Cyber security is an increasingly major issue and it is likely that businesses are more than aware of the risks and threats that face their company from hackers. However, with cyber threats now increasing and insider threats from employees now accounting for 70% of data breaches in companies, cyber security has become everyone's problem. While tech teams may be ahead of the game in terms of understanding the risks, recent data shows that the public's cyber security knowledge is worryingly poor, with American adults only being able to correctly answer an average of 5 out of 13 questions about cyber security issues.
What we know
The research, carried out by Pew Research Centre, tested over 1,000 adults on issues and terms to gauge their understanding of cyber security, and highlighted major knowledge gaps amongst the participants. While most people could correctly identify the most secure password from a given list, 17% still answered incorrectly, suggesting that they would be unable to protect their activity and data effectively with even the most basic level of authentication, leaving themselves and their employers at risk.
Public knowledge gaps surrounding more complex terms was more widespread, with 71% of participants unable to identify an example of multi-factor authentication. This highlights an inability to recognise the correct security procedure, therefore leaving them vulnerable to cyber attacks using fake authentication processes or fake screens to gain valuable information.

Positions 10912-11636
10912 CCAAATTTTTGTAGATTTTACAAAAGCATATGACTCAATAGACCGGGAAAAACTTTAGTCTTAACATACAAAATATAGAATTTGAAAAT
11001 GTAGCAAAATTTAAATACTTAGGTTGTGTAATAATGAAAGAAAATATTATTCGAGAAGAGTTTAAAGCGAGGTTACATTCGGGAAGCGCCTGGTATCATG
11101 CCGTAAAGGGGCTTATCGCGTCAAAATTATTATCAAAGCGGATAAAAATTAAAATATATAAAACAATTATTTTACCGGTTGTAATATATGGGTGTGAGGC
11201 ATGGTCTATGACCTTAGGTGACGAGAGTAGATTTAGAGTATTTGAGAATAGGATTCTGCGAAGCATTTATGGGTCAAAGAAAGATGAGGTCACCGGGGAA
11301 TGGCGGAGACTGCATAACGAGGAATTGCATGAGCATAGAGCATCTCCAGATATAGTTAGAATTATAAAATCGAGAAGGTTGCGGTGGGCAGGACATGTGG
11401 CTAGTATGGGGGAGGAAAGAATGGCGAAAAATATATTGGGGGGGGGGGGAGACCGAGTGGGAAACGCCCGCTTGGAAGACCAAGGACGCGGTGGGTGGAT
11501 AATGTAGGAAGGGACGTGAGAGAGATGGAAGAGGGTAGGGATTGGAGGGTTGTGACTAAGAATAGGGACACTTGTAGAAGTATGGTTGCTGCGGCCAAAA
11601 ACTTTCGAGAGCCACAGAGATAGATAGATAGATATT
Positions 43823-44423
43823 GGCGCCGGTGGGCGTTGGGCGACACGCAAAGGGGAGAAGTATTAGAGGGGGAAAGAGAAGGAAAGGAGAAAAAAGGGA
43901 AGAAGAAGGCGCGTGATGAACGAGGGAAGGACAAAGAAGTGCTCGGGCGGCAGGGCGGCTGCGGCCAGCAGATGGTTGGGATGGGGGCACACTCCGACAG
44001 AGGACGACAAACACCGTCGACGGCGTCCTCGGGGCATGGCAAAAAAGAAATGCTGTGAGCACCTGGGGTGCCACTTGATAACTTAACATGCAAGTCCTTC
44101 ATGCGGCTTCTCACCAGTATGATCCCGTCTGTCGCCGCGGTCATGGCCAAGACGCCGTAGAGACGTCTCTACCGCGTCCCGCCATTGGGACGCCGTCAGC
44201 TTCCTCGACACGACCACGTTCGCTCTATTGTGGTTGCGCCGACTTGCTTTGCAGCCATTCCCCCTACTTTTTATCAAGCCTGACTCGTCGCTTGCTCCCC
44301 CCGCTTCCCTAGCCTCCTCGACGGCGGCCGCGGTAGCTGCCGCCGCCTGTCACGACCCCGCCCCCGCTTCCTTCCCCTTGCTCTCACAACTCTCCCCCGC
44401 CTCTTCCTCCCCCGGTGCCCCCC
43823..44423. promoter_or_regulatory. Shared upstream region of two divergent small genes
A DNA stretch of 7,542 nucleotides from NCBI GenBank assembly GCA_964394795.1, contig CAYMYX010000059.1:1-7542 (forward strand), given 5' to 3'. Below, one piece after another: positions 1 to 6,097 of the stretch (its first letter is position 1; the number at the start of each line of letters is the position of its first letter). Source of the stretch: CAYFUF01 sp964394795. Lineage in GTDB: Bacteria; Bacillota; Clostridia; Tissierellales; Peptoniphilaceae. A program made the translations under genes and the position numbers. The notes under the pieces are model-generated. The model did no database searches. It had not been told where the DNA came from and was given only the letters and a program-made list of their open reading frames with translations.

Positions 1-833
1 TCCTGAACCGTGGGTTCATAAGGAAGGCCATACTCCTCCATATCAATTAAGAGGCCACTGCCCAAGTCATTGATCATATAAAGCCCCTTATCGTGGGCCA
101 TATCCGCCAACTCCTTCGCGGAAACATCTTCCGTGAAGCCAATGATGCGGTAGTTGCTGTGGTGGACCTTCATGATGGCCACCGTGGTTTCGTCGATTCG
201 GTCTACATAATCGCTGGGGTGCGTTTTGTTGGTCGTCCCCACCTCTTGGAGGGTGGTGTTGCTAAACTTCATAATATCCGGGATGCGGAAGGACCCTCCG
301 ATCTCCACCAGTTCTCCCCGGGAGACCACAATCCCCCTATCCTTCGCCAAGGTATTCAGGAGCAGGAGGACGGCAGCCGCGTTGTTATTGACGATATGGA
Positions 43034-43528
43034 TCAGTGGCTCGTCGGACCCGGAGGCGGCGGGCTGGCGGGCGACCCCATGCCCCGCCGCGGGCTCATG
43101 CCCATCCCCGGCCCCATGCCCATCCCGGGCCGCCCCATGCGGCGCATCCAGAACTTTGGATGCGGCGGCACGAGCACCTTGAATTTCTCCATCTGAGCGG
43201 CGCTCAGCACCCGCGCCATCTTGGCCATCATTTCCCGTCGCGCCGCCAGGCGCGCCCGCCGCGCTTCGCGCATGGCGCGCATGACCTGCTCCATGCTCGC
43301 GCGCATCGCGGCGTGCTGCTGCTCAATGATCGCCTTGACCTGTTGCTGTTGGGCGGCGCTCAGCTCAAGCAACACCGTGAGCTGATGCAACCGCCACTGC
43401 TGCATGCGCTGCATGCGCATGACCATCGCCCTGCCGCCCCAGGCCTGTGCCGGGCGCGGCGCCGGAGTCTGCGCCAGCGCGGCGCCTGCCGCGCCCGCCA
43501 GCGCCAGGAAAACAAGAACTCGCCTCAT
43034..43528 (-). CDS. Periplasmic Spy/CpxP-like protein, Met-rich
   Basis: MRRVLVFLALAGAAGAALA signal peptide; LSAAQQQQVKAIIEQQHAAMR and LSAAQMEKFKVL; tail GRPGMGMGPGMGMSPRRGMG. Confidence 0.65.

The dangers of uncertainty
Equally as concerning as the incorrect answers was the amount of uncertainty demonstrated by the participants, with many responding to the questions with 'unsure'. 70% used this response when asked if 'a VPN minimises the risk of using insecure Wi-Fi networks' and 73% admitted they were also unsure what a 'botnet' was. These responses are surely a sign that the language and terminology used around cyber security has not filtered into public knowledge, leaving people confused and lacking in understanding. From this, it means that when they hear or read about cyber security, the public are not getting the full picture, so the issue does not feel real for them.